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of the twelve apostles, larger than life, surrounding the walls; the exquisite kneeling angel supporting the font, represented by a shell, or concha, which she seems offering to Heaven, are certainly very beautiful; but altogether the aspect of this church gives one a rather too prominent idea that the Lutherans of Denmark are no iconoclasts.
The kneeling angel, as the support of the baptismal font, is inappropriately placed just in front of the altar, and the general impression of the building as un-churchlike, is considerably heightened by the effect of this. The most pleasing idea given to me by any of Thorwaldsen's works, is the well-known bas-relief called Childhood's Aid—a child going forth in its peaceful simplicity to the battle of life, with its guardian angel walking in its steps, extending his hand over its head. It is the embodiment of a poetic conception, and a divine, too much forgotten, verity.
Within this church I had formerly seen the remains of Thorwaldsen, of the man whose hand and genius gave life and expression to marble, laid beneath a black pall to moulder into dust. They were but waiting there until the Mausoleum in which he chose to be buried among the works of his own hand, should be ready. The Museum erected by the nation to be his monument is now completed. It is a noble edifice, with galleries built round a square, and appropriated to the occupation of the great sculptor's works, consisting of upwards of three hundred in number.
Leaving this fine Museum, erected by a nation to the memory of the son of a poor Icelandic carpenter—a son whom she proudly claims for her own, and impressed with an almost overpowering sense of what genius and industry, qualities so seldom united, can effect in the short time of a single life, we came out into the large quadrangle, round which the building stands, and one end of which is closed by the Hall of Christ, from which that magnificent statue seems looking out on the space beyond. In the midst of this space we came suddenly on a little flower-bed, very small and filled with some simple, common flowers. It seemed so out of place there, that little flower-bed! The humble flowers, God's own work, looked mean beside the mighty works of man. What could induce them to make a little flower-bed there, in the midst of Thorwaldsen's Museum, looked down upon by the wonders his hand had wrought? I looked up to my companion without speaking the question. He answered me by a smile, and pointed his finger downward. On the stone rim that enclosed the flower-bed I read three words that spoke to me enough — " Thorwaldsen.—Born—died." Born, died—all that a tomb need tell. Of the space that lay between, God has the record.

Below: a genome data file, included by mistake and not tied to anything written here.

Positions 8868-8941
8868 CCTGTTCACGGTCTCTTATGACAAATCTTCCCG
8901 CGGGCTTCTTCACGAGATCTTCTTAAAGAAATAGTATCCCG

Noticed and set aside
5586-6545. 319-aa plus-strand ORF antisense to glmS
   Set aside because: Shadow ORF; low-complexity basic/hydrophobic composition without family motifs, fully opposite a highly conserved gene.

And so this flower-bed is the great sculptor's tomb; the frail, perishing flower springs over his dust, and the marble forms his hands produced are around him.
It was a strange, perhaps a proud thought to to be buried thus; there seems something heathenish about it,—although an archbishop consecrated the ground. To die in a theatre and be buried in a museum! Such is the close of a great man's history.
The exterior of this Museum is curiously decorated, from the designs of a native artist, in coloured stucco, much resembling old-fashioned distempered painting, with scenes in the life of Thorwaldsen, more especially representing his return to Denmark, and the erection of the Museum, some of which scenes are droll enough, while all have the merit of being quite national. The artist is said to have represented himself in all; and one lady, who, doubtless, was a conspicuous personage, is seen in the crimson red of Denmark, with a tremendous handkerchief held aloft, in the act of rushing into the sea,—it must be supposed in order to be the first to receive the glorious man.
One scene, however, in the triumphant return of Thorwaldsen, I looked for in vain among these delineations on the walls of the Museum. Could it be that the smart young captain who brought me also to the shores of Demark imposed on my credulity the story he related in English with so much humour.
He told me that he was one of those in the vessel that conducted the great sculptor to Copenhagen, where the half of Denmark, and the whole of its Court, were waiting to give him a triumphant reception. Artists, however, are usually most unartistic in dress and appearance; Thorwaldsen had not been occupied in the care of his costume; as he did not make his appearance, the young captain was sent to tell him that the sovereign, the princes and nobles of the land were waiting to welcome him. He found him, he said, sitting upon a sofa, wrapped in a blanket, and engaged in an effort to repair an essential, part of his daily dress, which had suffered dilapidation in the labours of his chisel.
I did not see this " scene in Thorwaldsen's return" represented on the walls of his museum; and, consequently, I have some doubts that the naughty young captain meant me to record the
tale as true, which I am careful not to do. * * * * *
Away now from "the city of palaces," as Copenhagen may well be called;—away from Denmark soon. I should like to tell a great deal more of this little land, to which I have always felt myself in some sort of manner related. All the families who came over with William the Conqueror to England must be descendants from the Northmen. But I must literally scamper over my ancestral land, at least as fast as a creeping railroad on the level, uninteresting way to Roeskilde, and a lumbering diligence from thence to Soro, will allow me to proceed, for I must get to Stockholm before the winter does.
Eoeskilde is not a very interesting place. I arrived there late on Saturday evening, and on Sunday morning I went to the Cathedral, which is the point of attraction it possesses.
In all Lutheran churches of the North, what